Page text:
~See Lemons Expand


Random Observation/Comment #104: I never imagined it would have taken so much time to catch up with my Japan entries.  I thought I would have finished these summaries and reflections a maximum of two weeks after returning.  Now that I had gotten so used to writing about every passing day, how will I catch up with all of the things that happened after Japan?  Well, I won’t, because most of it was spend in the lab writing my thesis anyway.  I’m not worried though, there’s always something to write about.  What chaos doesn’t exist will be created to make things more interesting.


I could tell it was awkward giving everyone hugs because I made all of them blush – guys and girls alike.  I had formed bonds with these students and they have all influenced my opinion of Japan.  So many cultural lines were crossed through a gesture that I find normally fitting for farewell. 

It doesn’t even matter if I’ll see you later tonight, a hug feels good.  I can’t begin to describe how many things a hug means to me.  Let’s just say that depending on the type of hug, it can be more intimate than a kiss.  A hug says, “Welcome into my personal space – we can share.”  The body contact is maximized to spread warmth, and we physically transmit feelings of gratitude, sadness, or best wishes.  It could say “I’ll miss you” or “I love you” or “I’ll never forget you” within that short-lived tight squeeze.  I think my days are brighter when it starts with a hug.  This will be tested with another social experiment (I can already hear the hippie names you come up for me now).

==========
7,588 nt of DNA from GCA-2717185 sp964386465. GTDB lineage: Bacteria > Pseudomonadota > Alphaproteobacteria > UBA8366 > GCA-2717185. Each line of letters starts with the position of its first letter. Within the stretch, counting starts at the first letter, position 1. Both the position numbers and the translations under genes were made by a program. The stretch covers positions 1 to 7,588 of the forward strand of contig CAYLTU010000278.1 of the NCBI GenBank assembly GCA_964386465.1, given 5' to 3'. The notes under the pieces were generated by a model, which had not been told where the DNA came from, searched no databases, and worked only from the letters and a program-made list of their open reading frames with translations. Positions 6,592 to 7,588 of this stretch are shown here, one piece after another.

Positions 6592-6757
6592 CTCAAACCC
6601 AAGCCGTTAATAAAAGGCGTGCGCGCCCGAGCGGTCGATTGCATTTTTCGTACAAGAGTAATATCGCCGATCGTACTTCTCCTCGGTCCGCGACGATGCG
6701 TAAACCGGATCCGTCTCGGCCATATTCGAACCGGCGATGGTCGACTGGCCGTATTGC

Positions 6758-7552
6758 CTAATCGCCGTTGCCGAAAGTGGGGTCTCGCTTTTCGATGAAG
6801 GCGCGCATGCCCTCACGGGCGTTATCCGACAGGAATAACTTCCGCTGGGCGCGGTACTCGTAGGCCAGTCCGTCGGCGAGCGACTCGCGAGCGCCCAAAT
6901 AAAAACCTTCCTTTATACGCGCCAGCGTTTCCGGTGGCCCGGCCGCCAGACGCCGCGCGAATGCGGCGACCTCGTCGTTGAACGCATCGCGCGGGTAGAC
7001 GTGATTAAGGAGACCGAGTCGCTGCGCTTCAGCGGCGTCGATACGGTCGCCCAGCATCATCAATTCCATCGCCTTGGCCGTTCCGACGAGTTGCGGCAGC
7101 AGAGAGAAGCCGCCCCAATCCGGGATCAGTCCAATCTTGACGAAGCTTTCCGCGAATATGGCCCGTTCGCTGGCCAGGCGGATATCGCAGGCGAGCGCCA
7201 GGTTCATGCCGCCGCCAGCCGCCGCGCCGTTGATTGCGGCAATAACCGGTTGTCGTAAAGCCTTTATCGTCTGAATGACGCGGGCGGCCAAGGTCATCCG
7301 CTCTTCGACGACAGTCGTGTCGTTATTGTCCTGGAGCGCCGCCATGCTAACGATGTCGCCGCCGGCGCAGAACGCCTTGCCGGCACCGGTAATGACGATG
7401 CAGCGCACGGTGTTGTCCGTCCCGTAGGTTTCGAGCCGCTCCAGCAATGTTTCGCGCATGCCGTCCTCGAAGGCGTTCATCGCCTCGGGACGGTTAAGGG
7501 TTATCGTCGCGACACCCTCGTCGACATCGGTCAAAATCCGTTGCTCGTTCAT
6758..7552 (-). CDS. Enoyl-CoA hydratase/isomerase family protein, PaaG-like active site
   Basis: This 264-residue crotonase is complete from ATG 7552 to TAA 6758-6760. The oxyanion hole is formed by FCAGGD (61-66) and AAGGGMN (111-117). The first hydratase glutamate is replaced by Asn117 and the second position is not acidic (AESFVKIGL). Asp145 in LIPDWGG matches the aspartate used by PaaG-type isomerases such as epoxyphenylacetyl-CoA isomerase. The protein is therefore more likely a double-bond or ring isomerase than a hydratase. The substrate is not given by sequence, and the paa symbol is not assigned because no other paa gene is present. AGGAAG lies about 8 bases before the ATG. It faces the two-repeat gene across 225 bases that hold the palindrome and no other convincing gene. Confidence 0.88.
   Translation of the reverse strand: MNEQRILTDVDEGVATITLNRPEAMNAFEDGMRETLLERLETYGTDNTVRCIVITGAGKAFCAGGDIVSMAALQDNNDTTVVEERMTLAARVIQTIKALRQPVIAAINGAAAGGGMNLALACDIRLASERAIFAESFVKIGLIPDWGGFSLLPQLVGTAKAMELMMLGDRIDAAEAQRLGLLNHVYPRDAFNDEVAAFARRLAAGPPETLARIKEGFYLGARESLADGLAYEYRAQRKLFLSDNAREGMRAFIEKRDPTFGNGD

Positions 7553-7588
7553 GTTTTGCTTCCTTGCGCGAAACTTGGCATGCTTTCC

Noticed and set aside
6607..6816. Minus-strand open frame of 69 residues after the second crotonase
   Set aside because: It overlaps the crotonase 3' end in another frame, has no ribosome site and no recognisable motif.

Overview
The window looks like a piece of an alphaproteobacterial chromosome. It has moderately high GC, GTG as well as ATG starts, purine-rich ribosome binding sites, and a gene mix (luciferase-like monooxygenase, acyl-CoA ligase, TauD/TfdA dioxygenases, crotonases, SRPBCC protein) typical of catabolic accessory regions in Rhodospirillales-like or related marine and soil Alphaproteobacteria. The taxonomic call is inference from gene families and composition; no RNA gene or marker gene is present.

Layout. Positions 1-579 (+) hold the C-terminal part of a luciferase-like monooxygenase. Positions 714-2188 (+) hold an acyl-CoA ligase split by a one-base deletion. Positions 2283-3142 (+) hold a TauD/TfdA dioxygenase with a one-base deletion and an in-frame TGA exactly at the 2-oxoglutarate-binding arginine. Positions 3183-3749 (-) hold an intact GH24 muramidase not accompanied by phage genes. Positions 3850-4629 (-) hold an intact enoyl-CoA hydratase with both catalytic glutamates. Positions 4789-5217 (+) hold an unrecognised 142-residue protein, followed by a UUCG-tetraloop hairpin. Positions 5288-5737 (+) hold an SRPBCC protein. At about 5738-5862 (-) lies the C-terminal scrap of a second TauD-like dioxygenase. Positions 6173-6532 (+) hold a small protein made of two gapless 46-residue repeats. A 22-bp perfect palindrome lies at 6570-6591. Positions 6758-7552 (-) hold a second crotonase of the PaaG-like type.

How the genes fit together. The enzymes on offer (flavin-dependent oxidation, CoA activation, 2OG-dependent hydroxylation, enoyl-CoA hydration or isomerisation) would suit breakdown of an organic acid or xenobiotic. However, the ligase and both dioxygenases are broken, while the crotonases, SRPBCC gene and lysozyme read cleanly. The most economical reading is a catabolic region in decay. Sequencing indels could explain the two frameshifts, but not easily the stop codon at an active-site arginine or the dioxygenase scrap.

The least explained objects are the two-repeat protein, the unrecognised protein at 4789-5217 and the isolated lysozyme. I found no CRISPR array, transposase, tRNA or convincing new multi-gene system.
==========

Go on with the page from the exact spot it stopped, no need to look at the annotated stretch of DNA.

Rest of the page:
This was a sad day for Japan, but I doubt they skipped a beat.  I had missed my home and it was my presence needed to be spread more evenly.  I needed to leave even if I didn’t want to.  There were lonely nights when I wondered how everyone was passing each day.  I predicted what they would say when I returned.  I imagined what they were wondering what I would be doing to pass the day.  My odd sense of thinking in recursion sometimes hurt my head because I’d fill in the whole three panel comic with pictures of pictures (that made more sense in my head). 

This entire trip was a real life example of that heart aching question: “Will I be missed?”